Just a week or so ago, the fabulous Julia Skinner authored a guest post here about crowdsourcing in 20th century libraries. Today I’m following up with a little story about 21st century crowdsourcing!
I think librarians everywhere can relate to this classic scenario: a woman walked into our library last weekend wanting to find a book she’d read, but she couldn’t remember anything about it. She began by describing a paranormal time traveling plot to my colleague: “It’s about this guy who time travels between planets. He works at a video store, and his best friend’s disabled sister is a major player in the plot. Oh, and there are a bunch of people who aren’t quite what they seem.”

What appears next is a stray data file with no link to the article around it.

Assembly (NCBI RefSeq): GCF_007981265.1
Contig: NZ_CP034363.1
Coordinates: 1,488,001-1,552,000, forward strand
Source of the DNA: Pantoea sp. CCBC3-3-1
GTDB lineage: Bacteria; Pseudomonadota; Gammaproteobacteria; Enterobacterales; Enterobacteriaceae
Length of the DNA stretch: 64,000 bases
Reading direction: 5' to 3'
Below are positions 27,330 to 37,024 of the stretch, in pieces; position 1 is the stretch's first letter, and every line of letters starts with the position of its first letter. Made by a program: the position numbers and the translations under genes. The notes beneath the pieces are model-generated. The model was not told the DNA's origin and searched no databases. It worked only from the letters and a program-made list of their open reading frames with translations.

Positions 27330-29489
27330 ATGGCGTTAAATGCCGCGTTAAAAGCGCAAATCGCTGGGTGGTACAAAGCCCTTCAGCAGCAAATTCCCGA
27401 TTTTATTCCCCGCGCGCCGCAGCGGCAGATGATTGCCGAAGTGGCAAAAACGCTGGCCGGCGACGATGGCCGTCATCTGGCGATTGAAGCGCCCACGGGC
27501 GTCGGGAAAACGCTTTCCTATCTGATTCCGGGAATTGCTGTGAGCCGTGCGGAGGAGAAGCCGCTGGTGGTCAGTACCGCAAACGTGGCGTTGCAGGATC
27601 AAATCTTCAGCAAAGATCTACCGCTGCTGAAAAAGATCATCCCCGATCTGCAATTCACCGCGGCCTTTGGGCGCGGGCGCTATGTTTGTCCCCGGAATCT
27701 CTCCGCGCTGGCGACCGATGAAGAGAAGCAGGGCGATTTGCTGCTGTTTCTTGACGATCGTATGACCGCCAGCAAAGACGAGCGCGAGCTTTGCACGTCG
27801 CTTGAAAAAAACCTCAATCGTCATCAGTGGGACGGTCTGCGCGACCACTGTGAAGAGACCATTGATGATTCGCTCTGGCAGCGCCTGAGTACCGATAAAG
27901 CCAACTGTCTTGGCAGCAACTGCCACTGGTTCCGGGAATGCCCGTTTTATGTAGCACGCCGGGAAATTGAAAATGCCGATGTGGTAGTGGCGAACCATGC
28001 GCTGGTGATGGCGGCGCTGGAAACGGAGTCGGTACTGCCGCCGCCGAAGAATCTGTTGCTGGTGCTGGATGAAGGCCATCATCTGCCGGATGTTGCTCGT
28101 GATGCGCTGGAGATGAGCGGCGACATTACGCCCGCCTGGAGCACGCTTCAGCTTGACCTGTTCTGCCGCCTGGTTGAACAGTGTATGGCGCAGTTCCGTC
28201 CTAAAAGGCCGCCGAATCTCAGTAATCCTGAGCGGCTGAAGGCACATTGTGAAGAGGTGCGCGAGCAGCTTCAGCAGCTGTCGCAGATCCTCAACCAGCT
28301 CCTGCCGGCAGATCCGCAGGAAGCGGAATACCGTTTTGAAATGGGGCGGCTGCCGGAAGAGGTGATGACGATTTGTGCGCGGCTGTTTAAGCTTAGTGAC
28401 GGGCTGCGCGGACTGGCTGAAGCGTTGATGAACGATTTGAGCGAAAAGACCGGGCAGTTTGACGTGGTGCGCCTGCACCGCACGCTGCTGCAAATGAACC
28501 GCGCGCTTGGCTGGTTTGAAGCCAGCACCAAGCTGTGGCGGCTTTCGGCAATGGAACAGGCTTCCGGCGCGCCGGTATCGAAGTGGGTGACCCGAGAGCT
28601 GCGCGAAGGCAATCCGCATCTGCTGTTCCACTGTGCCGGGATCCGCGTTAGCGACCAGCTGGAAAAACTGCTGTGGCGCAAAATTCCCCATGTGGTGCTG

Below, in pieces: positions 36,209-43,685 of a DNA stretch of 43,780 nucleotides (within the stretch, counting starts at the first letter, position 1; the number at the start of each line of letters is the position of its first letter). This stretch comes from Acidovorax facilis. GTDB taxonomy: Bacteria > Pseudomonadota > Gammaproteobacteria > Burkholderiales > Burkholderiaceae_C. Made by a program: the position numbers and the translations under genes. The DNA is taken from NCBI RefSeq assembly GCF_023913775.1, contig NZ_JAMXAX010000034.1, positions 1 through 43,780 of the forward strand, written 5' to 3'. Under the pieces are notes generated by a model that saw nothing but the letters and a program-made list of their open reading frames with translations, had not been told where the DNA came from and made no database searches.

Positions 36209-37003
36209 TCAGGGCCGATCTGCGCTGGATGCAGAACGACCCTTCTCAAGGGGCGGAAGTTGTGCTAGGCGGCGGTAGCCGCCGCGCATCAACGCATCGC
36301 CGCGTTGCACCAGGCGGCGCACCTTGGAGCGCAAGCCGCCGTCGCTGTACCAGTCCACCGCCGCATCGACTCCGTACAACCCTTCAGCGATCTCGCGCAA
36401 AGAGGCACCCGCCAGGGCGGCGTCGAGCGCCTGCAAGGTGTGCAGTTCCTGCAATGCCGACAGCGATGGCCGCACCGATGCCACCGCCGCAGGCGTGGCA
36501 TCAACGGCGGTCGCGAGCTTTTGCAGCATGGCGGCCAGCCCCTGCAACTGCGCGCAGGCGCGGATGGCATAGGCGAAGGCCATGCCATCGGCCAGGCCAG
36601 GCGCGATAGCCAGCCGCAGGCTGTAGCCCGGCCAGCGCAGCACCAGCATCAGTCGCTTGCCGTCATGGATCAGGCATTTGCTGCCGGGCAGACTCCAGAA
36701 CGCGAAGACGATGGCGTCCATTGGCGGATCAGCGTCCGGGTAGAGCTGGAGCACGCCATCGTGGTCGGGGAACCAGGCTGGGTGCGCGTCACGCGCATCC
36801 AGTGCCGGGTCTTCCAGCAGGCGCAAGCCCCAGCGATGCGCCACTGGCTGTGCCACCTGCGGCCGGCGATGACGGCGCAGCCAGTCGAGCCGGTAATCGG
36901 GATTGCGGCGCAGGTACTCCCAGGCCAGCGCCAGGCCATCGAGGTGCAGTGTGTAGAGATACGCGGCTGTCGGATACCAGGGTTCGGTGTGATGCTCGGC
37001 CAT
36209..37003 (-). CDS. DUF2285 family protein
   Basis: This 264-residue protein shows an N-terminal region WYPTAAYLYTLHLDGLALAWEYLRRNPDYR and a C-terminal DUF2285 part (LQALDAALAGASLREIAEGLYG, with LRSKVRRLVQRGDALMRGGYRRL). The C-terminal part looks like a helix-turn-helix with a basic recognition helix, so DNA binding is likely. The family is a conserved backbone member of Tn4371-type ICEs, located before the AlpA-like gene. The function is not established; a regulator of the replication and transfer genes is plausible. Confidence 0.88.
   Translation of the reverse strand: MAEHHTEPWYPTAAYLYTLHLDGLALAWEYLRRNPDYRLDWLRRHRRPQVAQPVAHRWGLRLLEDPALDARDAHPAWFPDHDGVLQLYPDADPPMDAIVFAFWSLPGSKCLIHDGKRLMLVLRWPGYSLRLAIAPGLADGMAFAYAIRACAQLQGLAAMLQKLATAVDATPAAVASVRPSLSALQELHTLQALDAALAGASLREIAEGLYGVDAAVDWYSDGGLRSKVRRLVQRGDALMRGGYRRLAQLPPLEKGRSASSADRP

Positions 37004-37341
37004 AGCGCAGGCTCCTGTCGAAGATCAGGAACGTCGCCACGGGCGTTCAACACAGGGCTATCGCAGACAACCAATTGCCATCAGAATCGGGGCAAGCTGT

Soon I was recruited to help out, but by this time the patron’s story had morphed and had nothing to do with intergalactic time travel: “So this guy wanders into an old building with portals to alternate realities, and then he turns into a demon. I think his name is Evan, and the title is something catchy like Don’t Read This Book.” She considered for a moment and then added, “but I just read another book with an Evan, so that might just be my default when I’m trying to think of a character?”